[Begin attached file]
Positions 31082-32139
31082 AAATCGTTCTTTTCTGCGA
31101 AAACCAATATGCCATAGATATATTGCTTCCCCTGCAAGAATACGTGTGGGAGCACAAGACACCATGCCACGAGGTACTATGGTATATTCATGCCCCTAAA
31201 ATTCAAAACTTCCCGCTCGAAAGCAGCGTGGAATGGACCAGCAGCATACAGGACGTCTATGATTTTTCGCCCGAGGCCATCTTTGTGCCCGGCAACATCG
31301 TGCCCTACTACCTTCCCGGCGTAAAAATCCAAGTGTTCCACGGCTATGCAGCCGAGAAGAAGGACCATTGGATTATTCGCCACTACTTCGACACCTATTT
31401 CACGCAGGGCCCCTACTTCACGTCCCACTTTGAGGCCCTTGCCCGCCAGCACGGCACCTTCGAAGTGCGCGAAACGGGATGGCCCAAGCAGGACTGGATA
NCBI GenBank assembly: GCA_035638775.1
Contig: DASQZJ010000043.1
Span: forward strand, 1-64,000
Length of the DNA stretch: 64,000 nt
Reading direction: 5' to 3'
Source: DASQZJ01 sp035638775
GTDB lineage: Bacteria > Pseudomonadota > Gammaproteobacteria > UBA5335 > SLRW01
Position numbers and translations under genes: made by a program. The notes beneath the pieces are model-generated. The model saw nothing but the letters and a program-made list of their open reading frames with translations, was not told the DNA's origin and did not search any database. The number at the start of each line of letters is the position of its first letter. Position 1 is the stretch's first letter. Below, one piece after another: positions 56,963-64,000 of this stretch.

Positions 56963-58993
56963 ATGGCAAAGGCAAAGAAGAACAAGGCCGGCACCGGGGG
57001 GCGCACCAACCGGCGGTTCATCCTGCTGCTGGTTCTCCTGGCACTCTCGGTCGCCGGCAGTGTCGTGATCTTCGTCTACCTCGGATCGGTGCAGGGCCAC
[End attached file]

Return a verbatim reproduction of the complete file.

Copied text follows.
Positions 31082-32139
31082 AAATCGTTCTTTTCTGCGA
31101 AAACCAATATGCCATAGATATATTGCTTCCCCTGCAAGAATACGTGTGGGAGCACAAGACACCATGCCACGAGGTACTATGGTATATTCATGCCCCTAAA
31201 ATTCAAAACTTCCCGCTCGAAAGCAGCGTGGAATGGACCAGCAGCATACAGGACGTCTATGATTTTTCGCCCGAGGCCATCTTTGTGCCCGGCAACATCG
31301 TGCCCTACTACCTTCCCGGCGTAAAAATCCAAGTGTTCCACGGCTATGCAGCCGAGAAGAAGGACCATTGGATTATTCGCCACTACTTCGACACCTATTT
31401 CACGCAGGGCCCCTACTTCACGTCCCACTTTGAGGCCCTTGCCCGCCAGCACGGCACCTTCGAAGTGCGCGAAACGGGATGGCCCAAGCAGGACTGGATA
NCBI GenBank assembly: GCA_035638775.1
Contig: DASQZJ010000043.1
Span: forward strand, 1-64,000
Length of the DNA stretch: 64,000 nt
Reading direction: 5' to 3'
Source: DASQZJ01 sp035638775
GTDB lineage: Bacteria > Pseudomonadota > Gammaproteobacteria > UBA5335 > SLRW01
Position numbers and translations under genes: made by a program. The notes beneath the pieces are model-generated. The model saw nothing but the letters and a program-made list of their open reading frames with translations, was not told the DNA's origin and did not search any database. The number at the start of each line of letters is the position of its first letter. Position 1 is the stretch's first letter. Below, one piece after another: positions 56,963-64,000 of this stretch.

Positions 56963-58993
56963 ATGGCAAAGGCAAAGAAGAACAAGGCCGGCACCGGGGG
57001 GCGCACCAACCGGCGGTTCATCCTGCTGCTGGTTCTCCTGGCACTCTCGGTCGCCGGCAGTGTCGTGATCTTCGTCTACCTCGGATCGGTGCAGGGCCAC